‘Lights in the Distance’ review: How Europe treats ‘inconvenient people’

Daniel Trilling tells the stories of refugees from Africa and Asia

A migrant carrying his baby as they come ashore along with other refugees and migrants arriving on the Greek island of Lesbos after crossing the Aegean Sea from Turkey. Photograph: Aris Messinis/AFP/Getty Images

A migrant carrying his baby as they come ashore along with other refugees and migrants arriving on the Greek island of Lesbos after crossing the Aegean Sea from Turkey. Photograph: Aris Messinis/AFP/Getty Images

Sat, Jun 9, 2018, 06:00

   
 

Book Title:
Lights in the Distance

ISBN-13:
978-1509815616

Author:
Daniel Trilling

Publisher:
Picador

Guideline Price:
£16.99

Daniel Trilling has been covering what has typically been called Europe’s “refugee crisis” for several years now. His reporting, found in the London Review of Books, the New Statesman or the New Humanist, which he also co-edits, has been some of the most considered and insightful published anywhere during that time. Lights in the Distance, a collection of stories tracing the paths people take from Africa and Asia towards (and through) Europe, is the culmination of that work to date.

The book is written in the first person, and it captures Trilling as he visits and interviews people who have made the journey to Europe. These interviews take place at precariously rented apartments in the rundown suburbs of small-town Sicily. They take place in detention camps in Bulgaria, Greece, and Italy. They take place in remote German towns, and an unnamed city in northern Europe; marginal, transitory spaces. Jamal, the young Sudanese man we meet in that unnamed northern city, has travelled on flights with false documents, clinging to the bottom of lorries and locked away in the hold of a ship. He passes through Izmir, Patras, Venice and Calais. He witnesses violence, poverty, and solidarity. His story is the first in the book; it is long and unresolved. It is one of many.

As a single, able-bodied young man, Jamal is one of the luckier ones. Zainab, an Iraqi woman travelling alone with two children, spends all of her life savings on smugglers who repeatedly sell her short. Fatima, a remarkable Nigerian woman, counsels girls who are constantly trafficked through the same smugglers’ networks she used to reach Italy. Sex work, manual labour and intense deprivation haunt the book.

Support and friendship

At the same time these people create networks of their own, where they turn for support and friendship. They play football, post memes, discuss politics. They show off new clothes on Facebook and talk to friends at home on WhatsApp. Trilling watches as young Syrian men in Germany blow kisses to a group of Ukrainian girls on a version of Chatroulette. Real life, recognisable life, goes on in the the strangest and most inhumane of places.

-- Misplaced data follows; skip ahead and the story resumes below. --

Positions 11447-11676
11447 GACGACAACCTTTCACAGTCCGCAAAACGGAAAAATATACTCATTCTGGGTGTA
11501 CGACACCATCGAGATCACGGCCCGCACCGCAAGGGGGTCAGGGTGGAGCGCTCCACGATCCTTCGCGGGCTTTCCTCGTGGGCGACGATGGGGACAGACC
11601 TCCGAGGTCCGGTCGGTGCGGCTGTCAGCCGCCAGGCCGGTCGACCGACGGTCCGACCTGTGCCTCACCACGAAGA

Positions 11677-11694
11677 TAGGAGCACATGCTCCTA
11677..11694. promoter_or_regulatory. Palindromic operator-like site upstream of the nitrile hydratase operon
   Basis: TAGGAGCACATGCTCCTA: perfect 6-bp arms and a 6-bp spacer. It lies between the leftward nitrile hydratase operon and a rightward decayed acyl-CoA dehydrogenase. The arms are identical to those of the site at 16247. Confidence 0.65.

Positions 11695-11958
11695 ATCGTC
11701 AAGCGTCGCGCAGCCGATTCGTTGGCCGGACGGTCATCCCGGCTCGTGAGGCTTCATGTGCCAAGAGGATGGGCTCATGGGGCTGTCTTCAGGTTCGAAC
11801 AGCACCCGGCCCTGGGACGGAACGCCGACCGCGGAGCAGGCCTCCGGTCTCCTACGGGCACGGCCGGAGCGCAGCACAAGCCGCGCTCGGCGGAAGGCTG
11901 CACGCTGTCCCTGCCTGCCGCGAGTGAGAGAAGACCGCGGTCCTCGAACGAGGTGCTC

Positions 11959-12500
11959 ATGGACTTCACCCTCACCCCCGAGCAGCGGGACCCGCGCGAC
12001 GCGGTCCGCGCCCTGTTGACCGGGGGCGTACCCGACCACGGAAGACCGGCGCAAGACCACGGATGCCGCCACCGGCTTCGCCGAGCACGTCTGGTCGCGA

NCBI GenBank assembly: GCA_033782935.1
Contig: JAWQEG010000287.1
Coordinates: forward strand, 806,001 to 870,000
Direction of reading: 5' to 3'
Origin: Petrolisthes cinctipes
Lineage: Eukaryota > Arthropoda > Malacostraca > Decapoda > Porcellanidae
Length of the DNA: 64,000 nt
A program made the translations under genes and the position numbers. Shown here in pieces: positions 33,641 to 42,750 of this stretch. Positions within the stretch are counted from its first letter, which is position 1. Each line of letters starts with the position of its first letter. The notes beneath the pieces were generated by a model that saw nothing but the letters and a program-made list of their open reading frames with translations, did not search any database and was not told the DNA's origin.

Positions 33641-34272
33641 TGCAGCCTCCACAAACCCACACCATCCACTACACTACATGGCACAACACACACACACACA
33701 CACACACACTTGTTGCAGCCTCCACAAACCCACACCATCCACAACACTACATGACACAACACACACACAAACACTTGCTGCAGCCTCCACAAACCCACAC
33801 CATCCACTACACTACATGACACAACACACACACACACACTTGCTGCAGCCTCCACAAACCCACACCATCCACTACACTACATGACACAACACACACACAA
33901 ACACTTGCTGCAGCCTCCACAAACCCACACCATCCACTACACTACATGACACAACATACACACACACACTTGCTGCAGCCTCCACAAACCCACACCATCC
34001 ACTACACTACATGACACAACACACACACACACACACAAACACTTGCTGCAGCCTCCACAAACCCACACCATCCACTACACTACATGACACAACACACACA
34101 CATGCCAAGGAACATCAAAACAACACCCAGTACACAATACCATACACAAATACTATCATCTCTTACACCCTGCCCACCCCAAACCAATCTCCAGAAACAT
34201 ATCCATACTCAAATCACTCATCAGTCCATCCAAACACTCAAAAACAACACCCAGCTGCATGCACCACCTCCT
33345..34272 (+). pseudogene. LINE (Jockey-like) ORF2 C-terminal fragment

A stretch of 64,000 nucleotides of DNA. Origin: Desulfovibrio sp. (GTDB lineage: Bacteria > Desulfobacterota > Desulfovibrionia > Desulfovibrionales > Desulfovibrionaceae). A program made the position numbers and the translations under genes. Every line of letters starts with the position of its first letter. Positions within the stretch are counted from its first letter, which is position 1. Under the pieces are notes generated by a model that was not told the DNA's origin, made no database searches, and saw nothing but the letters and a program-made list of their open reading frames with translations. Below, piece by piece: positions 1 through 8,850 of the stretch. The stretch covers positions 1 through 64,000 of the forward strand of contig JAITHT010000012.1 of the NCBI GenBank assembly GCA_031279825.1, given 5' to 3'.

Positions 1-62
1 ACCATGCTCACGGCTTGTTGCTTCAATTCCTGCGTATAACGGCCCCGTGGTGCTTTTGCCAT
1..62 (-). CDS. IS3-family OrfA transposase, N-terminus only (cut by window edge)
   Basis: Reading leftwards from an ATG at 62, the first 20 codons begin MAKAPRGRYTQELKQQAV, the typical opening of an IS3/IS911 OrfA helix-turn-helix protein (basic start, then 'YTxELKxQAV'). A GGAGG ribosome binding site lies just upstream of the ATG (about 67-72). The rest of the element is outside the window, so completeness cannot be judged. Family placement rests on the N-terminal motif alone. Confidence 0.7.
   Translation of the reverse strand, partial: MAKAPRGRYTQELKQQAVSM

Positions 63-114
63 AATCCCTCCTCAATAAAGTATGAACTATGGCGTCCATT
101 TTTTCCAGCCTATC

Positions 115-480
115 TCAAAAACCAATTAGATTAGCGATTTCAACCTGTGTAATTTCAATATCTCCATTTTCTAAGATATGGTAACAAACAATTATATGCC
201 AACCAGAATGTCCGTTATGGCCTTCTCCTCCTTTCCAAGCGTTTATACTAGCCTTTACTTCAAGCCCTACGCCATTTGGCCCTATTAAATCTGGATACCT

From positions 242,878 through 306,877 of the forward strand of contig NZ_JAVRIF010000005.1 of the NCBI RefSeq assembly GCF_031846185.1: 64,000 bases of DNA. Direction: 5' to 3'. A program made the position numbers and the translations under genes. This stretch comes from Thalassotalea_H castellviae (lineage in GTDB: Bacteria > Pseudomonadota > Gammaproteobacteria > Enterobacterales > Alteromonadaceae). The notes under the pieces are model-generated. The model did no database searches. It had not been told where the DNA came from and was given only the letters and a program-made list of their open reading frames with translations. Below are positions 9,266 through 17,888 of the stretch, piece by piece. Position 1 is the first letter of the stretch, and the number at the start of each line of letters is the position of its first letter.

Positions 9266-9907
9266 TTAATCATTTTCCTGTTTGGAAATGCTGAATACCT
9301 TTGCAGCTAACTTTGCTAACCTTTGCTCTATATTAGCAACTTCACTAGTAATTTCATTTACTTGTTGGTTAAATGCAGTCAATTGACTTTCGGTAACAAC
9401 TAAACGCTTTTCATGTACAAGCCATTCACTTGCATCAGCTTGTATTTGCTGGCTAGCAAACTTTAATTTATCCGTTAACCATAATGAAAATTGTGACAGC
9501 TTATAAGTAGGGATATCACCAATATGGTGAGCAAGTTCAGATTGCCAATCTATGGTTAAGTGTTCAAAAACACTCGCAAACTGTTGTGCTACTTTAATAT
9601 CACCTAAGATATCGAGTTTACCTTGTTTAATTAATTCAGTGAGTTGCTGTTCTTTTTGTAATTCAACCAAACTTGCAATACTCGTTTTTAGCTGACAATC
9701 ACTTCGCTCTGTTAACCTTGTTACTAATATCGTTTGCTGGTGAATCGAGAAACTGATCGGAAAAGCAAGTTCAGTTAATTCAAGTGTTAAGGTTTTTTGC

The testimonies of Trilling’s sources inevitably touch on points – a particular location, some legislation, social or political unrest – which resonate beyond the individual telling the story. Trilling uses these moments as opportunities to provide context and to explain, in straightforward prose, the significance of what his source is saying. It is a subtle but effective way of packing a lot of necessary information into sincerely emotional narratives. It looks simple on the surface, but this patterning takes a great deal of skill to sustain over a long period. The mountains of bureaucratic and legislative paperwork that Trilling has undoubtedly sifted through never weighs upon the stories of the people in the book. Over time, you begin to hear the echoes from story to story, the common ground that unites often wildly different experiences. You begin to see the same obstacles and traps peppering their varied journeys.

Border defence

Trilling writes that “Border defence, not the protection of life, remains Europe’s priority,” but this is a book more interested in what happens to people after they have crossed those guarded borders. He talks to people who have taken incredibly risky and arduous journeys across thousands of miles – deserts, seas, mountains; planes, trucks, inflatable boats – and upon arrival found themselves trapped within a system that quite forcefully wishes they didn’t exist. Trilling wants to see how the story continues when that first part of the journey is complete; how does life go on in the aftermath?

This is what makes Lights in the Distance such a powerful book. In the midst of an escalating crisis, Trilling manages to keep his lens focused tightly on the people who are most intimately affected by the geopolitical catastrophe taking place around them. They tell their stories in retrospect, but never from a point of conclusion. Most often they continue to live in the limbo of the asylum system. As Trilling says, they are ordinary people; they lie, they bend rules, they withhold information when it suits them. They get depressed, they make mistakes. None of that makes them any more deserving of the systematic humiliation they face in trying to live in Europe. Their voices, so often unheard, so often wilfully silenced, tell this story better than anyone else can.

In the final pages, Trilling visits a border patrol centre in Ukraine, where he finds a holding cell just recently evacuated. “This was Europe’s border system working as intended,” he says. “Inconvenient people kept out of sight and out of mind, with their inconvenient stories unheard.” Lights in the Distance is a book full of these inconvenient stories, and there are many people who will not want to hear them.